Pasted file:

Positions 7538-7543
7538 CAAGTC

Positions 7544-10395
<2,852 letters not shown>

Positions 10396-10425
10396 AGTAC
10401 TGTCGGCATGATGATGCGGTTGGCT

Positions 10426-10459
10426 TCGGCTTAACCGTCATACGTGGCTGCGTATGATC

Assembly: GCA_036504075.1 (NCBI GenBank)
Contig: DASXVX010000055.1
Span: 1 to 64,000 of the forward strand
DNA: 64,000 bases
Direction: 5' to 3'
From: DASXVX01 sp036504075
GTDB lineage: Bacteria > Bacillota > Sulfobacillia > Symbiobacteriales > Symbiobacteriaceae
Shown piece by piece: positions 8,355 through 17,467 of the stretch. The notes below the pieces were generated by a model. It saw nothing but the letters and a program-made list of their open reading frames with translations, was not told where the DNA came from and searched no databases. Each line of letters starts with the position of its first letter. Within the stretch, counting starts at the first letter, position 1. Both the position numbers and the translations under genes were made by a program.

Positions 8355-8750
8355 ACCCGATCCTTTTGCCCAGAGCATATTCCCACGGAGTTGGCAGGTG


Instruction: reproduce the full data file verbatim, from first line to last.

Positions 7538-7543
7538 CAAGTC

Positions 7544-10395
<2,852 letters not shown>

Positions 10396-10425
10396 AGTAC
10401 TGTCGGCATGATGATGCGGTTGGCT

Positions 10426-10459
10426 TCGGCTTAACCGTCATACGTGGCTGCGTATGATC

Assembly: GCA_036504075.1 (NCBI GenBank)
Contig: DASXVX010000055.1
Span: 1 to 64,000 of the forward strand
DNA: 64,000 bases
Direction: 5' to 3'
From: DASXVX01 sp036504075
GTDB lineage: Bacteria > Bacillota > Sulfobacillia > Symbiobacteriales > Symbiobacteriaceae
Shown piece by piece: positions 8,355 through 17,467 of the stretch. The notes below the pieces were generated by a model. It saw nothing but the letters and a program-made list of their open reading frames with translations, was not told where the DNA came from and searched no databases. Each line of letters starts with the position of its first letter. Within the stretch, counting starts at the first letter, position 1. Both the position numbers and the translations under genes were made by a program.

Positions 8355-8750
8355 ACCCGATCCTTTTGCCCAGAGCATATTCCCACGGAGTTGGCAGGTG